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Department of Computer Science

DFG project: A modular framework for modeling mobility behavior in wireless networks considering varying granularity of data (2016-2019).

An essential issue in the stochastic modeling of computer networks is the adequate and realistic modeling of the loads that occur. With the increasing spread of mobile devices, the performance evaluation of wireless networks plays an increasingly important role. For a realistic modeling of the loads, it is necessary to represent the mobility behavior of the users appropriately.

When generating these mobility patterns, one can basically distinguish between approaches that generate the patterns completely artificially and approaches that take real data as a basis for generation. The generation of mobility models based on real data is significantly more complex, but the generated motion patterns prove to be more realistic than artificially generated ones. However, one difficulty in creating these mobility models arises from the granularity of the available data. For example, data automatically recorded at the access points of a WLAN do not contain precise information about movement patterns, but only allow users to be assigned to the respective access points. In contrast, data sets have been obtained from smaller user groups in the past that allow a more precise determination of the respective whereabouts. Depending on the granularity of the data and also on the goal of the analysis of the model, different approaches to modeling mobility behavior have been developed in the past, but these approaches cannot be easily transferred to other study scenarios.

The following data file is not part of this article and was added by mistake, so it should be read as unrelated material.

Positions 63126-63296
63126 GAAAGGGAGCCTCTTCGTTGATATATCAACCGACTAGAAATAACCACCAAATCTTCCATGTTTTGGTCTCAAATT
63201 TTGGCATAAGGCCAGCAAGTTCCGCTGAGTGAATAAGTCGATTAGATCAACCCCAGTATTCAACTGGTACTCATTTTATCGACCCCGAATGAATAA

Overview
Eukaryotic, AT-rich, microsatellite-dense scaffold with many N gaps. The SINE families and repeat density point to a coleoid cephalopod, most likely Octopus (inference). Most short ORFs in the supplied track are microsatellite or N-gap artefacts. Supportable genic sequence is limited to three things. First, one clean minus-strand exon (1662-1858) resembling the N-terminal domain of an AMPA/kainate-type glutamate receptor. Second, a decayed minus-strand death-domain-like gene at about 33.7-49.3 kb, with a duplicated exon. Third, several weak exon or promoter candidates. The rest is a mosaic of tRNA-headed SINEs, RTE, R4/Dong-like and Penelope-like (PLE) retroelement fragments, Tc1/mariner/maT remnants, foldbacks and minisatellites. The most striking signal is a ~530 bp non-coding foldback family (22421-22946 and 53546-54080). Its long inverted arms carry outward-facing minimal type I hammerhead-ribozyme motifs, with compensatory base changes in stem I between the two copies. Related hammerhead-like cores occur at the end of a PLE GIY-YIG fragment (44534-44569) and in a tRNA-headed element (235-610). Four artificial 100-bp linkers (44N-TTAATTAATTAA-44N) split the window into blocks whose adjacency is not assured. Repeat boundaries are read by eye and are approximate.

Therefore, the aim of this project is to develop a modular framework that takes into account the varying granularity of the data and different analysis goals. The mobility models to be developed should represent the movement patterns at different levels of abstraction and be modularly extensible in order to be able to increase the level of detail of the model in a simple way. In this way, the framework to be developed provides a basis with which the effects of different levels of modeling abstraction on performance measures can be easily compared.

CONTACT: Jan Kriege